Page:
[lit-ideas] Re: The Sect of the Phoenix

  • From: Jlsperanza@xxxxxxx
  • To: lit-ideas@xxxxxxxxxxxxx
  • Date: Thu, 25 Oct 2007 21:43:23 EDT

What is interesting about the sect of the Phoenix is that by relying on De  
Quincey's "Phoenix Club" -- he's referring to that demi-monde of English 
Culture  that may well be the ambience where H. S. Ashbee felt most at ease.
Balderston qualifies Borges's reference to Whitman:
         "the divine husband knows,  from the work of fatherhood" 
Balderston writes: "The exchange replays some of the misunderstandings  
between Whitman and Symonds and can hardly be regarded as the last word on the  
--- Interesting. I am fascinated by all the fuss Symonds and notable  
heterosexual HAVELOCK ELLIS had to go through to publishe "Sexual  Inversion".
More from D. Balderston's interpretation, at
"In 'The Sect of the Phoenix', Borges writes: 
"Without a sacred book that brings them together like the  Bible for the 
people of Israel, without a common memory, without that other  memory that is a 
common language, scattered over the face of the earth,  differing in race and 
aspect, only one thing--the Secret--unites them and will  go on uniting them to 
the end of time. . . . I can testify that the  performance of the rite is the 
only religious practice observed by the members  of the sect. The rite 
constitutes the Secret. This Secret, as I have already  indicated, is 
from generation to generation, but custom requires  that mothers not teach it 
their children, nor the priests either; the  initiation in the mystery is left 
to the lowest individuals. A slave, a leper  or a beggar serve as initiators. 
Also a child can teach another child. The act  in itself is trivial, brief 
and requires no description. . . . There are no  decent words to name it, but 
everyone understands that all words name it or  rather that inevitably they all 
allude to it; in conversation I have sometimes  said something that made the 
initiated smile or grow uncomfortable, because  they felt that I had referred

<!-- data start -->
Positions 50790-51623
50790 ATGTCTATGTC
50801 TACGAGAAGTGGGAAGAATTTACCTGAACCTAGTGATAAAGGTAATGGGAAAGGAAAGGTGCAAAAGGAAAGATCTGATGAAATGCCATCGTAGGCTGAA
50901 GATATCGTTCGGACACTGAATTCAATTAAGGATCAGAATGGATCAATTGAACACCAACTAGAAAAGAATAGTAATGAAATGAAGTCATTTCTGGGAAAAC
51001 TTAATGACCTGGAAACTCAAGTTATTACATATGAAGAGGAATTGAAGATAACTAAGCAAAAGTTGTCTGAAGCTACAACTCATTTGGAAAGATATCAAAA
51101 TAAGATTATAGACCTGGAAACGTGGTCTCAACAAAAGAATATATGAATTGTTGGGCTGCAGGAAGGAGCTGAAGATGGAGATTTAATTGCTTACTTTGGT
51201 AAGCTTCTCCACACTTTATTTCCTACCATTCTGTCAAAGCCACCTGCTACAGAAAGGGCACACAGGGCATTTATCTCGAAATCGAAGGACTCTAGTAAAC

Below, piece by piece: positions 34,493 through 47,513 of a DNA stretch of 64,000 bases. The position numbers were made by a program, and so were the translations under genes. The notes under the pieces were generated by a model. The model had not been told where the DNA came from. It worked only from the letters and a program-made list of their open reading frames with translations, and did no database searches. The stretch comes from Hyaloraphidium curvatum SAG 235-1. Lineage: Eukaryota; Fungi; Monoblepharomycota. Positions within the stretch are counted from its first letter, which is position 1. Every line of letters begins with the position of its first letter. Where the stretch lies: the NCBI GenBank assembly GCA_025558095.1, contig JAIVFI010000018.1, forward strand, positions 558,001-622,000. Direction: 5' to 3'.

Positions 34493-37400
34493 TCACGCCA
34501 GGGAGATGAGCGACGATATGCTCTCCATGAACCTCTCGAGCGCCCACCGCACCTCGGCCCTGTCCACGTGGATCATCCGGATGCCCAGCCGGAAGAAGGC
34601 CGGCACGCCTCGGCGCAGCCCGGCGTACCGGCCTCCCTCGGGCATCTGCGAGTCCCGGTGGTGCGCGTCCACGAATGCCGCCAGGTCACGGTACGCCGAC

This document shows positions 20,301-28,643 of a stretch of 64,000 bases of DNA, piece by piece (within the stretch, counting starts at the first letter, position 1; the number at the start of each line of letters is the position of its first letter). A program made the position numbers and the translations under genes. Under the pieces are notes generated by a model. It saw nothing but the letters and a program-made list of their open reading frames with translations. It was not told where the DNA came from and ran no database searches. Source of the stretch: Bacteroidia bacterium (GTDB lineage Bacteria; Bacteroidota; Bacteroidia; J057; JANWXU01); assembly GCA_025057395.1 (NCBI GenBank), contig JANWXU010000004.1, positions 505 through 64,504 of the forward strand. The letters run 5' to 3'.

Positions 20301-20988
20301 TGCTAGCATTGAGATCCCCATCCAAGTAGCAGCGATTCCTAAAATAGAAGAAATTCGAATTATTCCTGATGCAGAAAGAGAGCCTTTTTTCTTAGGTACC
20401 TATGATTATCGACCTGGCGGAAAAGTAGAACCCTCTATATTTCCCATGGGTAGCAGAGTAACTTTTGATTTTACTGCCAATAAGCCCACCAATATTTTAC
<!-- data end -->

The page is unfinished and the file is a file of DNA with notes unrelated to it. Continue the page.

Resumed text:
to the Secret.]
Balderston writes:

"The content of this passage is  undeniably homoerotic. The secret taught by 
one boy to another, the secret  revealed in empty spaces such as basements."  
"The revelation of the Aleph takes place in Carlos Argentino's basement, and  
I have already noted elsewhere (El precursor velado 40) that the  basement 
scene is charged with erotic energy, perhaps with suggestions of mutual  
:Also vacant lots (charged with frightening energy for Borges,  as revealed 
by Estela Canto). Canto writes of Borges's fear  of beaches (50) and vacant 
lots (52), repeatedly insinuating that as a boy  Borges must have suffered some 
sort of rape: " One is tempted to imagine that  some strange and terrifying 
experience that happened to young Georgie in one of  these vacant lots. . . . 
of this, of course, is pure  "conjecture."] 
"This is the secret which serves to unite a diverse group of  people and is 
jealously guarded from others, the secret whose name one dare not  speak: that 
secret, for Borges, was male homosexuality. 
"Earlier accounts have tended to see the "Secret" in "La secta del f énix" as 
 sexual intercourse in general, and perhaps male-female genital intercourse 
in  particular: in particular, see Christ 155-59. In a note on this passage 
Christ  clarifies that in a conversation with Borges in New York in 1968, 
claims  that the "Secret" is procreative heterosexuality, citing Whitman on 
what "the  divine husband knows, from the work of fatherhood" (190). The 
exchange replays  some of the misunderstandings between Whitman and Symonds and 
hardly be  regarded as the last word on the story."  
"The phoenix is the symbol of this secret because in it male  creates male 
without the intervention of the female." 
"The eleventh edition of the Encyclopaedia Britannica  notes:  
"According to Pliny (Nat. hist. x. 2), there  
is only  one phoenix at a time, and he,  
at the  close of his long life, builds  
himself a nest  with twigs of cassia and  
frankincense,  on which he dies; from  
his corpse is  generated a worm which  
grows into the young  phoenix"  
(21: 457).  
Woscoboinik, commenting on the appearance of the phoenix in this  story and 
in a couple of other Borges texts, comments:  
,the Phoenix is simultaneously father and son, "heir  to itself," immortal, 
reborn from the ashes and testifying to the passage of  time. A fantasy of 
narcissistic and deathly self-engendering, which denies  paternity and sexual 
The "phoenix sect" of the Borges story must be constituted  through that 
ultimate act of "male bonding," anal penetration, but that act is  shrouded in 
secrecy. But of course if he returned so often  to this secret, once even 
it a "fecal dialectic," it must be because he  was in some way implicated in 
that dialectic. 

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